My number one goal is to make sure that my client, or even my point person at that client, is a superhero. I don't care much for "CYA" tactics or strategies. When you are the point person who hires us, we're going to work like hell to make sure you look good. I don't go so far as to tell every client this – it seems cheesy, and I wouldn't trust it right away if I were them. But that is the guiding principle to what we do. Nothing makes me more upset than when a client fails or when they take a hit at work. Over the years, I've paid many a bill to make things right, and I'll never stop doing that. Unhappy clients rarely hire you again, and they rarely become friends. If you can't achieve those things – then what's the point?

No Problem!Have a Can-Do Attitude

People hire problem solvers. People hire those who say "YES" to the challenge. No one wants to hear fifteen reasons why you can't do something; they want to hear how you can get something done. This is something tech people are notoriously guilty of. I am so often on calls with in-house tech guys who are poo-pooing (a technical term!) a project or a solution. I often want to tell them – dude, if you had a better attitude, you could do this yourself. The fact is, our industry is about solving problems. You can't solve problems with a defeatist attitude. Or worse, one that doesn't even recognize the problem.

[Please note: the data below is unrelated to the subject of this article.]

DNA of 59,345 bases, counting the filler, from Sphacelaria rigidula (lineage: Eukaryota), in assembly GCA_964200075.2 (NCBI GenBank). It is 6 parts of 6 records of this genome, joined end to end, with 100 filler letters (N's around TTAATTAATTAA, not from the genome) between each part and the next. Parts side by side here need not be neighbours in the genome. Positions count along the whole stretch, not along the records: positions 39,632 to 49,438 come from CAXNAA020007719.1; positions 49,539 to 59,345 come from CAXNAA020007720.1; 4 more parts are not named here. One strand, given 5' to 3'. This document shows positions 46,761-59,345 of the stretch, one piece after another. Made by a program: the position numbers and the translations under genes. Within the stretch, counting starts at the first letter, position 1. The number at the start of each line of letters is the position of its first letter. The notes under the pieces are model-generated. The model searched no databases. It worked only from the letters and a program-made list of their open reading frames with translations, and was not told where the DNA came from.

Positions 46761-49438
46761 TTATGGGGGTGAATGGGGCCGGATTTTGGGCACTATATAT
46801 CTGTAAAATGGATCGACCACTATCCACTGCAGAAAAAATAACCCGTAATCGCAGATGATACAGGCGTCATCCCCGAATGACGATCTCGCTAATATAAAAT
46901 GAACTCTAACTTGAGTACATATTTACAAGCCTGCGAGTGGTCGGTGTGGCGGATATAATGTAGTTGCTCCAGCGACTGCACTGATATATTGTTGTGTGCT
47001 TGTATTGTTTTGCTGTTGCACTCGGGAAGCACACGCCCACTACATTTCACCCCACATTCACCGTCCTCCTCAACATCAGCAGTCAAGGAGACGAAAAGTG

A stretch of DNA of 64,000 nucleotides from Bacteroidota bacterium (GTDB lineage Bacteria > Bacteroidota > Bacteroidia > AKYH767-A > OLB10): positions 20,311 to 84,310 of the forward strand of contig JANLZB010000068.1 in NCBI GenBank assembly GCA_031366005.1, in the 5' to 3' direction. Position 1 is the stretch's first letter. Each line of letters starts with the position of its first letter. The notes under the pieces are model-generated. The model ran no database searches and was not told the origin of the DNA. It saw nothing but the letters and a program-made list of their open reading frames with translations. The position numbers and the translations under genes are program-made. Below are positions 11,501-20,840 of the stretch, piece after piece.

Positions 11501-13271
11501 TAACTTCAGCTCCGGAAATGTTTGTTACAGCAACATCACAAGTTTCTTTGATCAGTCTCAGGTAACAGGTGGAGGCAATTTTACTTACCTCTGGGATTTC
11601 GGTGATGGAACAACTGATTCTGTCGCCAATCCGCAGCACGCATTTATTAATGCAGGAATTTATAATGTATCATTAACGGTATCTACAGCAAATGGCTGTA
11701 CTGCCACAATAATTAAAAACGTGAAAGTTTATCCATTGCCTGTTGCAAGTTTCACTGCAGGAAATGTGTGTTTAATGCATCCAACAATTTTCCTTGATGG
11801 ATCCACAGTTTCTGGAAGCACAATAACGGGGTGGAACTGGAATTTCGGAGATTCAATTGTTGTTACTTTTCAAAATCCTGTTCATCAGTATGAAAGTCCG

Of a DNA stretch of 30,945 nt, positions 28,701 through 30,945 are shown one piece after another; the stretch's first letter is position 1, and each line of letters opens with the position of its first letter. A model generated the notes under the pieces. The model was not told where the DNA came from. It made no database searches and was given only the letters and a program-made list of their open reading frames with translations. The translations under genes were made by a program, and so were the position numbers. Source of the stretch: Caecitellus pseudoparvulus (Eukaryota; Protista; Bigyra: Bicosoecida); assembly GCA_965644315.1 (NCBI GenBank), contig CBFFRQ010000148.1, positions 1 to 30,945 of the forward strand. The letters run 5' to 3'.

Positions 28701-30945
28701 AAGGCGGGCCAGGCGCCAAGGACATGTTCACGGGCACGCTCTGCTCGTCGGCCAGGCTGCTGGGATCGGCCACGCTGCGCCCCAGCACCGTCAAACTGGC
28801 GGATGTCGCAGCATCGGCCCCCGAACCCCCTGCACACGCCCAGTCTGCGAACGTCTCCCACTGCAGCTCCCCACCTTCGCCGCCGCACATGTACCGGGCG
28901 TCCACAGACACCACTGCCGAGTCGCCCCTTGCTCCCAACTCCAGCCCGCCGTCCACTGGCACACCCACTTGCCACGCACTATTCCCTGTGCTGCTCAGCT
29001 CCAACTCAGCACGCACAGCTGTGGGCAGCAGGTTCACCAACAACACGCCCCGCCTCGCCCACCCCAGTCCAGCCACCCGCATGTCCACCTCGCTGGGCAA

By the way, a can-do attitude is literally the one hiring quality I care most about. Everyone has to be aligned with this ability, or else the entire ship will sink. 

Pivot Often

I've never been afraid to pivot our focus or direction, business practice, or workflow if I thought it would make things better. Even as I write this, we're working on some subtle pivots to how we do things and the company's structure. There is always a way to do something, even just a small percentage better. If you are closed-minded and sure you are doing everything right, you miss out on opportunities. So always be open to a pivot and reconsideration of how you are doing things. I just assume I never have any idea what I'm doing - they call that imposters syndrome. It helps bring you to a level of accepting new approaches. Of course, this is not to say I'm not stubborn at times - aren't we all? You just have to be mindful of when you are getting in your own way and move on.